Story: Laotians

Page 2. Community

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Life and work

The Laotian population has integrated well, while still retaining their cultural identity. But the resettlement process was difficult. Dealing with the loss of family members and adapting to a new lifestyle was compounded by insufficient English skills. As a result, many had to take unsatisfactory employment, and suffered feelings of isolation and distress. Most were employed in manual or processing jobs, found with the help of relatives, friends and sponsors. Of those who had obtained professional qualifications in their home country, few were able to find employment equal to their expertise.

Today, Laotians continue to work predominantly in blue-collar occupations. In 2013, 62% of those employed were trade workers, labourers or plant and machine operators and drivers.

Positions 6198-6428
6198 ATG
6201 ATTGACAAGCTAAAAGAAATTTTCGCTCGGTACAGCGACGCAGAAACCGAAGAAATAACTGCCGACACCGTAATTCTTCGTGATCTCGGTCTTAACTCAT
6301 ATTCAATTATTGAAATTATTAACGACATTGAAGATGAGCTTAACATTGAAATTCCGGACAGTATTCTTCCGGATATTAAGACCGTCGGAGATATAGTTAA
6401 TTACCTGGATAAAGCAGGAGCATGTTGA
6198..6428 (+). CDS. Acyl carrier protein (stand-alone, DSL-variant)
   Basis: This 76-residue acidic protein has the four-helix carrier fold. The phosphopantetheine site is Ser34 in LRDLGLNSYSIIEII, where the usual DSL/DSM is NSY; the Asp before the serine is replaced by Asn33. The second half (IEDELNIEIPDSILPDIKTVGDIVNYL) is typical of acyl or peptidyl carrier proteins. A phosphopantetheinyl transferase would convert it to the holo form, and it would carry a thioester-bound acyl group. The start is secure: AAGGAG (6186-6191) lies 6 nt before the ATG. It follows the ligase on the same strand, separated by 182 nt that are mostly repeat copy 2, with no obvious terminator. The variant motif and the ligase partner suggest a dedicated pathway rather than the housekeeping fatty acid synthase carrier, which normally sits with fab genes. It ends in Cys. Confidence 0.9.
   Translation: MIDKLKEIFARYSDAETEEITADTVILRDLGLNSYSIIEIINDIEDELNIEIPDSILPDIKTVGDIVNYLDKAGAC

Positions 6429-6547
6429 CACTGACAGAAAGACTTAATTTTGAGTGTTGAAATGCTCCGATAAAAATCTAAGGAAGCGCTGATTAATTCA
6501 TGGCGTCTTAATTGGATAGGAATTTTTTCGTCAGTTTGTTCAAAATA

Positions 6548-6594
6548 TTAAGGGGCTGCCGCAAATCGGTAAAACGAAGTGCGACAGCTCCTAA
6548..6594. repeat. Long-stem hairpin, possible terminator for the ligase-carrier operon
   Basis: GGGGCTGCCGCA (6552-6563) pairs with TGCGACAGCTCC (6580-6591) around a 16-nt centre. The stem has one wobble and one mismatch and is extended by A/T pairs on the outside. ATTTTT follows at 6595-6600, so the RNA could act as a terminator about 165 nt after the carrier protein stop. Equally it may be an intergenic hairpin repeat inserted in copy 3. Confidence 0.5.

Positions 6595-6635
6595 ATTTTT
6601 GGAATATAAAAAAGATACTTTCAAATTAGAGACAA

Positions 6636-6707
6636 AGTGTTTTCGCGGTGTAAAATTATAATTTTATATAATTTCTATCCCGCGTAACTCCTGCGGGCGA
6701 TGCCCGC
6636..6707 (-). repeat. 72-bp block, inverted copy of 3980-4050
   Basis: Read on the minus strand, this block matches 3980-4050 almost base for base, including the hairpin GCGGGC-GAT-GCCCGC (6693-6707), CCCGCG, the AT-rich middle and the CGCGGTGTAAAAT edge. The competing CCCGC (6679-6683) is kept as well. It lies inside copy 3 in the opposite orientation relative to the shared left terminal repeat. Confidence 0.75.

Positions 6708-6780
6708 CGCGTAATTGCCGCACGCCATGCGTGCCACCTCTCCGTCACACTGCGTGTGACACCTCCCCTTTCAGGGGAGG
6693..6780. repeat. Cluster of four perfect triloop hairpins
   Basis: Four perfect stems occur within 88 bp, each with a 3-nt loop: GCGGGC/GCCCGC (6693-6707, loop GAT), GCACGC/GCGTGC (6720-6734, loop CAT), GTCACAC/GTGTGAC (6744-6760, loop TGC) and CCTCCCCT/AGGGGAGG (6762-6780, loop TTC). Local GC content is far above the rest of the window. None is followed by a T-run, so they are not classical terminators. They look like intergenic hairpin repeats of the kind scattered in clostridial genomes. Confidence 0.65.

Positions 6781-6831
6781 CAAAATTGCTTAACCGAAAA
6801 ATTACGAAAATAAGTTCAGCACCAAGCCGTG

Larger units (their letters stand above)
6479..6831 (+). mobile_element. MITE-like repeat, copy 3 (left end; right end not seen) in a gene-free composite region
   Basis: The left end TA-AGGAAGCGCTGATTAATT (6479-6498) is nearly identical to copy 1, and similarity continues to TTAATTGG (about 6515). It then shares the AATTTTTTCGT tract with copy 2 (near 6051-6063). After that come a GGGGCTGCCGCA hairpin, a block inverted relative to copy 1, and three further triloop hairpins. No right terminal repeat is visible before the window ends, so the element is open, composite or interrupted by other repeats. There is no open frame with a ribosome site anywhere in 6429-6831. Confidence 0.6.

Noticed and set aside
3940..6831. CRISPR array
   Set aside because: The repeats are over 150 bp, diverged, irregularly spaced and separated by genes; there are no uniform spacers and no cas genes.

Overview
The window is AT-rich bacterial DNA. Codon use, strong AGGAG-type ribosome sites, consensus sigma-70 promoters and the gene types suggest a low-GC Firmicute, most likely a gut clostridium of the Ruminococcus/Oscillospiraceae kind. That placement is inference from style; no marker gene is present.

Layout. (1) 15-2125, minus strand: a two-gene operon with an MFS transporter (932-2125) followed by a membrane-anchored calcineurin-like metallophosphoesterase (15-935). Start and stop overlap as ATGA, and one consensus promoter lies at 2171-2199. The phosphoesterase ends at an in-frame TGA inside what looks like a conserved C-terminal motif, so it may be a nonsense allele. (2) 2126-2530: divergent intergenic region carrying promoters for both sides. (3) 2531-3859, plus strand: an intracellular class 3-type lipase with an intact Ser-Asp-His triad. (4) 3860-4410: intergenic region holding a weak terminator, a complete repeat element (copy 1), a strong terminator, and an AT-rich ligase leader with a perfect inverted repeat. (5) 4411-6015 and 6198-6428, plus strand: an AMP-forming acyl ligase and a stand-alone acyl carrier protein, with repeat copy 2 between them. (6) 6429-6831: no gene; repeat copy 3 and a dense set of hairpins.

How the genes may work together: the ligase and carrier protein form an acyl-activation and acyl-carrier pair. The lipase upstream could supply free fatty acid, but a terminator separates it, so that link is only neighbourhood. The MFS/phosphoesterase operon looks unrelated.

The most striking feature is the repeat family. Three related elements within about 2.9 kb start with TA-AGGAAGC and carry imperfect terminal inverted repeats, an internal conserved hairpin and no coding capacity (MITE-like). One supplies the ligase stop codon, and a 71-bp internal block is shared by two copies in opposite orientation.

Religion and culture

Most New Zealand Laotians are Theravada Buddhist. Community associations such as the Xao Lao Association in Wellington and the Wat Lao Association in Auckland have worked together to bring monks to New Zealand from Laos. Temples have been established in the main North Island cities, and provide a place for both meditation and social interaction.

Community associations play an important part in maintaining not only religious, but also cultural identity.

They have formed traditional dancing groups which perform during the Lunar New Year, and participate in events in the wider community, such as the Auckland International Cultural Festival. These social networks have played a significant role in helping immigrants cope by providing mutual support throughout resettlement.

How to cite this page:

Man Hau Liev and Rosa Chhun, 'Laotians - Community', Te Ara - the Encyclopedia of New Zealand, (accessed 22 May 2022)

Story by Man Hau Liev and Rosa Chhun, published 8 Feb 2005, updated 25 Mar 2015